“This work also explores the persistence of alignment and shows that, although mergers with other groups of galaxies that can alter the alignment occur, the alignment is restored; this is one of the main results of the work”, expresses Ragone-Figueroa, who has carried out various studies related to the large-scale structure of the universe, BCGs and galaxy clusters.  

Simulations

To reach the conclusions published in Monthly Notices of the Royal Astronomical Society, the researchers simulated 29 high-mass galaxy clusters. These simulations were mainly carried out by the Trieste Numerical Astrophysics Group, of which Ragone-Figueroa is part, and resources from the High-Performance Computer Center of Universidad Nacional de Córdoba (CCAD-UNC) were also used.

"One of the advantages of our simulations is that the masses and the evolution of the BCG correspond with observations, something that other teams have not been able to achieve with similar investigations", points out Gian Luigi Granato, one of the authors of the article and researcher at the National Institute of Astrophysics of Italy (INAF) and the Trieste Observatory. 

The joint work between the IATE and the Observatory of Trieste was facilitated by theLatin American Chinese European Galaxy Formation Networkthat enabled the exchange of researchers between both institutions.

Further results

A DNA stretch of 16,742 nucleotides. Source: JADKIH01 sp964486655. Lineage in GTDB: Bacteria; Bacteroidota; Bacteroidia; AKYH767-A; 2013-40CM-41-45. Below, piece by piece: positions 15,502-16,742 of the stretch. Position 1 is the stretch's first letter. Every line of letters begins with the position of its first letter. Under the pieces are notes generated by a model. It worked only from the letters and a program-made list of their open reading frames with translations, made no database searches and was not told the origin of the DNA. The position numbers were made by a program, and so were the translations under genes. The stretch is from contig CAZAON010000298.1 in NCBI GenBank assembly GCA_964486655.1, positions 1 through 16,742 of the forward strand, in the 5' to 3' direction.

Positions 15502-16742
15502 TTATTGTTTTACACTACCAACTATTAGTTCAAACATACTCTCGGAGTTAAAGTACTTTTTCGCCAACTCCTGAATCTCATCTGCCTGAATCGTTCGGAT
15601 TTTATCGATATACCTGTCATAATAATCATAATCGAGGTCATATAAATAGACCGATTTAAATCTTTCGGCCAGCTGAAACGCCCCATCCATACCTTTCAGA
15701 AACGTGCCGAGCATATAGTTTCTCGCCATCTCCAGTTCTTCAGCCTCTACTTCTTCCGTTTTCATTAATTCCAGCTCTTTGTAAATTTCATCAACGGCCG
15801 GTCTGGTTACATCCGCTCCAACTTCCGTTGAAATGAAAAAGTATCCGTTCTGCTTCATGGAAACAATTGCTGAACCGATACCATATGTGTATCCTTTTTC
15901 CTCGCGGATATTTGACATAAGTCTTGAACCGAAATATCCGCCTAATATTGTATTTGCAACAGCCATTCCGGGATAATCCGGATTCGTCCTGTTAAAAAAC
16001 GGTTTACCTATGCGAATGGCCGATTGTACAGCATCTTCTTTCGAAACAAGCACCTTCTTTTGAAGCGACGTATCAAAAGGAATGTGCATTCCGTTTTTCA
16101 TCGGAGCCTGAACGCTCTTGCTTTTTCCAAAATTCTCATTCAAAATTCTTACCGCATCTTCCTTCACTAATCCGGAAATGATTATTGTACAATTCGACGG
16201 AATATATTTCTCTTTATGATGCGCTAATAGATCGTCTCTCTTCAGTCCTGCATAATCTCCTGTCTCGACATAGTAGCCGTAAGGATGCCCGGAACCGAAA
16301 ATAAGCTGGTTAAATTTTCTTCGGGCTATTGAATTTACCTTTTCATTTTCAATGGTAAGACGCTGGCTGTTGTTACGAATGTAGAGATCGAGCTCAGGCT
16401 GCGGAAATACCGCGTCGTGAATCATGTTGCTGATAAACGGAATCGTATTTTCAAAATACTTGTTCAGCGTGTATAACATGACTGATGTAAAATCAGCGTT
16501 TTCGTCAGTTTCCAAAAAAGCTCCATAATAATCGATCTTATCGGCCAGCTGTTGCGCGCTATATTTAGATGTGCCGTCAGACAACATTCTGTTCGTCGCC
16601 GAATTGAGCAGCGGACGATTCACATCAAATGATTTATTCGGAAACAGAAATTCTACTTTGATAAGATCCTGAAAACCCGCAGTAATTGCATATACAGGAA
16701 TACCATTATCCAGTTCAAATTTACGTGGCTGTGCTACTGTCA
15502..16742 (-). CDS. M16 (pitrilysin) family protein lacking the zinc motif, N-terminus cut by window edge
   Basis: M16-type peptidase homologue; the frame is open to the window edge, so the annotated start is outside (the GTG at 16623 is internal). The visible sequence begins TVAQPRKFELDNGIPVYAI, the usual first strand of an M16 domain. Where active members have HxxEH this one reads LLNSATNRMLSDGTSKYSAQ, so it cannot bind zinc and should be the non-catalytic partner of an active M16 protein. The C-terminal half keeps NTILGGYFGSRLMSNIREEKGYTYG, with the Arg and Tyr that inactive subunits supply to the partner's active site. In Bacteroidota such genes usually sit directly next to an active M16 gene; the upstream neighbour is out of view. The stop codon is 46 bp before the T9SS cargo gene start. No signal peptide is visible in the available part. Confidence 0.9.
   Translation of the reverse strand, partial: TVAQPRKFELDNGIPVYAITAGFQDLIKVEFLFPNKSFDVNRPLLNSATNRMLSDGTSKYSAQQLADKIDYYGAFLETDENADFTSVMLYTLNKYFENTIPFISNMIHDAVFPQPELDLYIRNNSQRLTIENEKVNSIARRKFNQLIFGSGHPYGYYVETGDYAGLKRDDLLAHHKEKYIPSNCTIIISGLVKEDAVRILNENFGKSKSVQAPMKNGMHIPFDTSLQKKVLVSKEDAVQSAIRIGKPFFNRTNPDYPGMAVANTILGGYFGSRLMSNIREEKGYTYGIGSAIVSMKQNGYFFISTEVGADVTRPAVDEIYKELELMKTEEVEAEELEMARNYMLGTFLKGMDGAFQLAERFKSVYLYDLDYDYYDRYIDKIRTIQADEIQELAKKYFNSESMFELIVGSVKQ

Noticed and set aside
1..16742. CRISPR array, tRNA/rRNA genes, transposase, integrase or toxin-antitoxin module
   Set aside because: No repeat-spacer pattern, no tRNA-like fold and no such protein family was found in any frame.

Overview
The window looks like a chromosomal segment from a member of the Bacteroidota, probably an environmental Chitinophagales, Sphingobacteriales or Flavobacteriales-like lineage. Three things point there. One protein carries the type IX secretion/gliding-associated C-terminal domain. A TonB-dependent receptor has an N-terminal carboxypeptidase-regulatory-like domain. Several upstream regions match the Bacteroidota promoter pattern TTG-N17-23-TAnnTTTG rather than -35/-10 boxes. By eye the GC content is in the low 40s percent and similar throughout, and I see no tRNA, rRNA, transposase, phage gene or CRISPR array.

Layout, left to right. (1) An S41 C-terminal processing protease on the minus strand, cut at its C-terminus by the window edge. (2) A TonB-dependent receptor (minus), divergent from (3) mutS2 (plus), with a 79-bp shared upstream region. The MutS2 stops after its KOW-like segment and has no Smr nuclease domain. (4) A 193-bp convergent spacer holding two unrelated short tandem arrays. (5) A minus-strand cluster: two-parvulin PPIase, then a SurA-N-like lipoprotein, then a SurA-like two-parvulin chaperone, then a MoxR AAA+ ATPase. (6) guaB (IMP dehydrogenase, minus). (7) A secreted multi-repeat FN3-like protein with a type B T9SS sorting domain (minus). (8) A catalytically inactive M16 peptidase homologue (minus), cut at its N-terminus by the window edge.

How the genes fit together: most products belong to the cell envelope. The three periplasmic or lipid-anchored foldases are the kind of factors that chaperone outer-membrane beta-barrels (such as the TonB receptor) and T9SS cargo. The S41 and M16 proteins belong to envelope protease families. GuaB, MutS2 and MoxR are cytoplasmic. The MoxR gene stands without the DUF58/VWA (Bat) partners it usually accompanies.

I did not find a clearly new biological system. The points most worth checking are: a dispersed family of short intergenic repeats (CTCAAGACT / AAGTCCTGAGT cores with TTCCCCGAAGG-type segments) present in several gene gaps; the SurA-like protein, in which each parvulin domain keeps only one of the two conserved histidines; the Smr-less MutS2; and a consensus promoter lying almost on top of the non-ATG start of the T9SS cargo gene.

The work also served to emulate observations, which provide less information than the one available in simulations. This yielded promising results indicating that, although some of the information is lost or all the galaxies in the cluster are not seen, the alignments studied are detectable and persistent. 

On the other hand, in general, these structures are supposed to have a spherical shape. Therefore, it is of great importance that these results show that the galaxy and the cluster are more oval than spherical and that their axes are aligned. These results could allow other groups to improve the mass determination of these structures. 

 

Scientific publication

Evolution and Role of Mergers in the BCG-Cluster Alignment. A View from Cosmological Hydro-Simulations

Authors | C. Ragone-Figueroa, G. L. Granato, S. Borgani, R. De Propris, D. García Lambas, G. Murante, E. Rasia y  M. West

 

Alignments of large structures in the Universe

Large structures grow as much by the expansion of the Universe as by the gravitational attraction and fusion of bodies with each other, but it is not easy to determine what characteristics of these structures are related to each of these effects. 

The alignments between galaxies, clusters, filaments, among others, are intensively studied because they can give us clues about the formation and evolution of structures. If the structures are aligned, they have likely had a joint origin or growth that must be explained.

IATE researchers have extensive experience in studies exploring the alignment of large structures, ranging from doctoral theses and several articles to joint publications with scientists from various institutes around the world, including James Peebles, winner of the Nobel Prize in Physics 2019.